The Central Unified school board will once again attempt to bridge community divisions over the renaming of the neighborhood school formerly known as James K. Polk Elementary.
The results of a recent district survey show that there is still a lot of support in the community for keeping Polk’s name at the school, even though the administrators shot that down at their last board meeting.
Polk Elementary School, with 259 responses, was the No. 1 name among the 758 survey responses.
The second highest was Maria Moreno Elementary, with 177 responses. Maria Moreno was the first female farm worker to be employed as a labor organizer in the U.S., and her appointment was made by Malachi Suarez, an incoming sixth-grader whose fourth-grade GATE project about Polk’s racist history as a slave owner sparked the movement to close his school. to rename .
Fifty-two respondents wanted to keep the original name of James K. Polk Elementary and nine suggested Polk Avenue Elementary.
Twenty-seven heeded the call from hosts from local radio stations calling for the Margaret Mims Elementary school to be named in honor of the retiring county sheriff.
A battle has erupted on social media, where Gina Sellers, a parent who tore up Malachi’s poster on Polk at his school and later apologized for her action, told a Facebook group for the Central Unified community that Maria Moreno’s name was “on a massive scale.” was marketed by a parent of activists and other organizations outside our district.”
The sellers’ mail contained the results of the survey, which are on Tuesday’s board agenda.
Malachi’s father, Gabriel Suarez, wants the board to consider a letter about Moreno and her contributions as a labor activist, written by Dr. Vicki L. Ruiz, Distinguished Professor Emerita of History and Chicano/Latino Studies at UC Irvine, as well as Malachi’s petition on change.org to change the name of the school that had 3,777 signatures as of Monday afternoon.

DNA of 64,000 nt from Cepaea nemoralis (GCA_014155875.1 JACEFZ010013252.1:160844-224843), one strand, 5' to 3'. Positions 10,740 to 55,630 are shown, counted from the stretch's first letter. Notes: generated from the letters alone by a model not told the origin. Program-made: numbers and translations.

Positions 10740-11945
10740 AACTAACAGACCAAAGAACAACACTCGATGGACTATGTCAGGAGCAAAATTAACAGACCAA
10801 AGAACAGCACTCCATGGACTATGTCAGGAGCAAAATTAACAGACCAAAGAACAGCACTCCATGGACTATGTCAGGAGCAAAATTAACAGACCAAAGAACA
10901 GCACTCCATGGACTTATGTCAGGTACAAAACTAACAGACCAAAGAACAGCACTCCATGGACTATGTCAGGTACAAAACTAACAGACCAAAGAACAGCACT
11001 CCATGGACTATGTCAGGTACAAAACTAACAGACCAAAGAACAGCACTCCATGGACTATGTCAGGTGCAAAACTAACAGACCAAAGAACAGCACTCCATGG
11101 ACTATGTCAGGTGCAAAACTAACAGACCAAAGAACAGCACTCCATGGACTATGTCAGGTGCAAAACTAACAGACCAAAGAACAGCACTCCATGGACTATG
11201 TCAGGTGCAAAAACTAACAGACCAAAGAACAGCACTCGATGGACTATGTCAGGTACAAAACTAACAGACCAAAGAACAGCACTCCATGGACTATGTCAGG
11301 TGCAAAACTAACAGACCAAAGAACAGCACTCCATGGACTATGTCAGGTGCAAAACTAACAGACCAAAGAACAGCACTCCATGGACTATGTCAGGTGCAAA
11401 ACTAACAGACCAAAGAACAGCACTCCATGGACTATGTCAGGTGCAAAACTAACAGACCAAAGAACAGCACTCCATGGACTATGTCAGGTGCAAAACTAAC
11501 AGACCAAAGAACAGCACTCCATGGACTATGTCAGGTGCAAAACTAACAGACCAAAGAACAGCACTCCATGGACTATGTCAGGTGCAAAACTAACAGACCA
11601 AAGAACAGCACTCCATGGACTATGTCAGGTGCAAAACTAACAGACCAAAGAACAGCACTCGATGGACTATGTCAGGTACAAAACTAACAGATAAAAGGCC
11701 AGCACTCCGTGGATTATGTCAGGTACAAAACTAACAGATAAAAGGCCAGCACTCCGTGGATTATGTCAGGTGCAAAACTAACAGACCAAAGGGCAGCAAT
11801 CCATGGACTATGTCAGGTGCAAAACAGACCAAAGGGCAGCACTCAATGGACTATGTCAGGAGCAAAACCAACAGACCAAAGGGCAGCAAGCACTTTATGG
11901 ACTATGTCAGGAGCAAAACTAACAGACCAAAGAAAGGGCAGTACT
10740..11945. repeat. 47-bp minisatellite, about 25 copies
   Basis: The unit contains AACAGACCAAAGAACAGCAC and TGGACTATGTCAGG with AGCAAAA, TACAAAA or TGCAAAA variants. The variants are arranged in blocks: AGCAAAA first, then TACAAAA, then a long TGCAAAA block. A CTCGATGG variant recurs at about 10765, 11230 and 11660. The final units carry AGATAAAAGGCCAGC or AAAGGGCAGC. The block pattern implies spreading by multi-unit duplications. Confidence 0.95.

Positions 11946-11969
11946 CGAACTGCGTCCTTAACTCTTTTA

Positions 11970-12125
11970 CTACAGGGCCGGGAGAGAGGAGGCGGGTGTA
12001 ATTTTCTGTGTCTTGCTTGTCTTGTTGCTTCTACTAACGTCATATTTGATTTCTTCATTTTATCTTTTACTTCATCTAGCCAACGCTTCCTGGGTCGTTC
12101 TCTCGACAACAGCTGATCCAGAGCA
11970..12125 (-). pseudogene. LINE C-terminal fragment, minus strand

Both Sellers and Gabriel Suarez served on a council subcommittee that reviewed the district’s school names and mascots and then made a number of recommendations. The district also surveyed the community and held working group meetings to get community input.
Although the board instructed the district to investigate the community, administrators do not always abide by the results. An earlier poll on the renaming of Polk Elementary received overwhelming response to keep James K. Polk’s name, but the board voted 5-2 last month to remove his name from the school. The board also voted against naming the school Polk Elementary – after the street where it lives.
So while Polk, James K. Polk and Polk Avenue, “Lion Polk” and “Polkinley” received the most nominations together with 322, it seems unlikely that the trustees will reinstate Polk’s name.
A motion last month by board chairman Richard Solis to name the school Central Elementary, in honor of the district’s upcoming centennial, died for lack of a second. Central Elementary received a total of six nominations in the poll, half as many as Donald J. Trump Elementary and Dolores Huerta Elementary, who received 12 each.
Could the school district follow the example of the New York City school system, which uses a numbering system and names many schools? There are two nominations for Public School 1 on the poll list.
The school board meeting is scheduled for 7 p.m. Tuesday and will be held at Central East High School at the Performing Arts Center.